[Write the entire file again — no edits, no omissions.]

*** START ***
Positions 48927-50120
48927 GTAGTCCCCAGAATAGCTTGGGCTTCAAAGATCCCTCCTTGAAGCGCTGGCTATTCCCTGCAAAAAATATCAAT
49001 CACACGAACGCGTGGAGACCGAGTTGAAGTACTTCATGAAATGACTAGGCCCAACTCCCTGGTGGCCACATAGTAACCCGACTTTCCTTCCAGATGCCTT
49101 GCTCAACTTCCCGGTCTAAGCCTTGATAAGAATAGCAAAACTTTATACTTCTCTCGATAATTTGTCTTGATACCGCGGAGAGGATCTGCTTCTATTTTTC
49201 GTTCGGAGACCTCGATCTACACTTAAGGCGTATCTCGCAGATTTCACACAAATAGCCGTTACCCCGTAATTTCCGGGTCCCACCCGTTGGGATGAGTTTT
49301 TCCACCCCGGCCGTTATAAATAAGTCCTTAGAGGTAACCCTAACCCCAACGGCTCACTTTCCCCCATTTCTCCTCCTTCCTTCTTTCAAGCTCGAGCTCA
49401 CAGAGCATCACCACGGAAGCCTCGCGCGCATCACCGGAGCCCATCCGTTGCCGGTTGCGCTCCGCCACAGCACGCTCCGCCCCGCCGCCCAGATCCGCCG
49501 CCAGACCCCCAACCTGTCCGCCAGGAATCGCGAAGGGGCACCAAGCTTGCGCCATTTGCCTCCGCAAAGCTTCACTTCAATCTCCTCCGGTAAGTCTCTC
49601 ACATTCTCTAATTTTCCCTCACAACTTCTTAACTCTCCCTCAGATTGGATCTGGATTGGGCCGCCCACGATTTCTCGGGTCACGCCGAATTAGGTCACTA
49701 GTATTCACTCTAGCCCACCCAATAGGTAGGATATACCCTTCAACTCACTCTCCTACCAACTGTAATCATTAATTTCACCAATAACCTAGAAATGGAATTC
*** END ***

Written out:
Positions 48927-50120
48927 GTAGTCCCCAGAATAGCTTGGGCTTCAAAGATCCCTCCTTGAAGCGCTGGCTATTCCCTGCAAAAAATATCAAT
49001 CACACGAACGCGTGGAGACCGAGTTGAAGTACTTCATGAAATGACTAGGCCCAACTCCCTGGTGGCCACATAGTAACCCGACTTTCCTTCCAGATGCCTT
49101 GCTCAACTTCCCGGTCTAAGCCTTGATAAGAATAGCAAAACTTTATACTTCTCTCGATAATTTGTCTTGATACCGCGGAGAGGATCTGCTTCTATTTTTC
49201 GTTCGGAGACCTCGATCTACACTTAAGGCGTATCTCGCAGATTTCACACAAATAGCCGTTACCCCGTAATTTCCGGGTCCCACCCGTTGGGATGAGTTTT
49301 TCCACCCCGGCCGTTATAAATAAGTCCTTAGAGGTAACCCTAACCCCAACGGCTCACTTTCCCCCATTTCTCCTCCTTCCTTCTTTCAAGCTCGAGCTCA
49401 CAGAGCATCACCACGGAAGCCTCGCGCGCATCACCGGAGCCCATCCGTTGCCGGTTGCGCTCCGCCACAGCACGCTCCGCCCCGCCGCCCAGATCCGCCG
49501 CCAGACCCCCAACCTGTCCGCCAGGAATCGCGAAGGGGCACCAAGCTTGCGCCATTTGCCTCCGCAAAGCTTCACTTCAATCTCCTCCGGTAAGTCTCTC
49601 ACATTCTCTAATTTTCCCTCACAACTTCTTAACTCTCCCTCAGATTGGATCTGGATTGGGCCGCCCACGATTTCTCGGGTCACGCCGAATTAGGTCACTA
49701 GTATTCACTCTAGCCCACCCAATAGGTAGGATATACCCTTCAACTCACTCTCCTACCAACTGTAATCATTAATTTCACCAATAACCTAGAAATGGAATTC